Goodbye to the hoisting system of shaft 1

The hoisting system that had been in use until early 2020 dates from the 50s, when it was used at the Ressaix coal mine. Once activities at the mine had ceased, the hoisting system was transferred to Mol in the early eighties. The former drilling company Foraky had begun excavating a shaft to a depth of over 225m in the Boom Clay Layer there, as commissioned by SCK CEN. SCK CEN was determined to build a laboratory in this clay layer, in order to investigate whether this layer would be suitable for deep disposal of radioactive waste. The laboratory was accessed through a lift cage – the term in the mining world is a “cage” – that was lowered to a depth of 225m on a steel cable. A ladder served as the emergency exit and the technicians working at HADES had to climb up to the top at least once a year to show that they were fit enough to get to the surface on their own, should the hoisting system fail to function.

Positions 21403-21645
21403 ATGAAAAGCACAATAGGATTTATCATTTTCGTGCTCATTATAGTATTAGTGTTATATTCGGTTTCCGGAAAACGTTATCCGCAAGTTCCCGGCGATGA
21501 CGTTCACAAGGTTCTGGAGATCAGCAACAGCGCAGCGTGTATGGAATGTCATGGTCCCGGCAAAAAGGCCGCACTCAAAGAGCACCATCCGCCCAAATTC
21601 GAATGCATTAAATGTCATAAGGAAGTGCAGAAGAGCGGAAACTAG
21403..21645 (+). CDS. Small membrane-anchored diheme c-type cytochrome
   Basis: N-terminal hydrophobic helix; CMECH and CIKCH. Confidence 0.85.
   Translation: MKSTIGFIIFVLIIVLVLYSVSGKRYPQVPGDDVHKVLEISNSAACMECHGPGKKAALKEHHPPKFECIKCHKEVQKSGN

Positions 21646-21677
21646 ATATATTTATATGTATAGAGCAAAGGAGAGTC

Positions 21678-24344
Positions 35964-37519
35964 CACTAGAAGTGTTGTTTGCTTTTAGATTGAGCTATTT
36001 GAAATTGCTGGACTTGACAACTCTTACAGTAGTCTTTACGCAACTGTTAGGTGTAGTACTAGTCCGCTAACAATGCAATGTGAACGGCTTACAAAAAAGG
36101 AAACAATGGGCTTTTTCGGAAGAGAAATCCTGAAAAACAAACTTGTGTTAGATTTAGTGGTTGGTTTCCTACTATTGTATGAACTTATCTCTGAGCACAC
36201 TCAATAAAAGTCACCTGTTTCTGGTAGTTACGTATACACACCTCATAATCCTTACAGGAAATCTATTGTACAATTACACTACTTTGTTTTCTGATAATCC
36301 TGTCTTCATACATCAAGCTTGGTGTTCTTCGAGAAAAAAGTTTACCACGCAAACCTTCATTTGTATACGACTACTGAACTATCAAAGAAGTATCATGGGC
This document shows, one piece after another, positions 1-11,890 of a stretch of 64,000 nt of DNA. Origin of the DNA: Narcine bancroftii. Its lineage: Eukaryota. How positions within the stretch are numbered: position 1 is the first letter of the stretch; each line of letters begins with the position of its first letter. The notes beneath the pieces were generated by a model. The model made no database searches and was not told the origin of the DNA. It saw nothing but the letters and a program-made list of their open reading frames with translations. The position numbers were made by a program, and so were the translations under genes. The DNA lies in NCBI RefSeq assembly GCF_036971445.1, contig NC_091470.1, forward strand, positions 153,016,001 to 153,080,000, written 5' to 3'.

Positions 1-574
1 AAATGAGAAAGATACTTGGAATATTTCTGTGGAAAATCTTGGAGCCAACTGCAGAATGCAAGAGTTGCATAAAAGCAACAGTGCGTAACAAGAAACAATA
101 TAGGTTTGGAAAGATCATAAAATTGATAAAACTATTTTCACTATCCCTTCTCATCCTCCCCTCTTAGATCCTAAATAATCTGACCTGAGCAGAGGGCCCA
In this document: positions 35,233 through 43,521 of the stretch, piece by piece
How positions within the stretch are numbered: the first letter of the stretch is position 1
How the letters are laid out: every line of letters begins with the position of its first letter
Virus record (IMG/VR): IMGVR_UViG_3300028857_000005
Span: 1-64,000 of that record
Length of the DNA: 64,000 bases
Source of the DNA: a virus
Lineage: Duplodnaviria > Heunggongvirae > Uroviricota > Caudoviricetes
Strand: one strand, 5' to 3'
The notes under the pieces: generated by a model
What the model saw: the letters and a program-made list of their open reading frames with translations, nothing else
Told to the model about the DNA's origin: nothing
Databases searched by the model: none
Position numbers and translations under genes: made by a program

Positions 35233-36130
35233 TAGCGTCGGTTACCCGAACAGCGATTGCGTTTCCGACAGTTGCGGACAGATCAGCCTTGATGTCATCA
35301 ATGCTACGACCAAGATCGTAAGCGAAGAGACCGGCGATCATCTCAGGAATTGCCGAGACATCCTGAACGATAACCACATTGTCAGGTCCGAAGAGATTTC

After an initial period of research during the 80s, the expansion of HADES began in the late nineties. A second access shaft was mandatory for this. It is this second shaft with a larger lift cage that has mainly been used to descend underground since the year 2000. However, the first shaft will remain important and necessary as an evacuation route. An overview of the construction of HADES can be found here.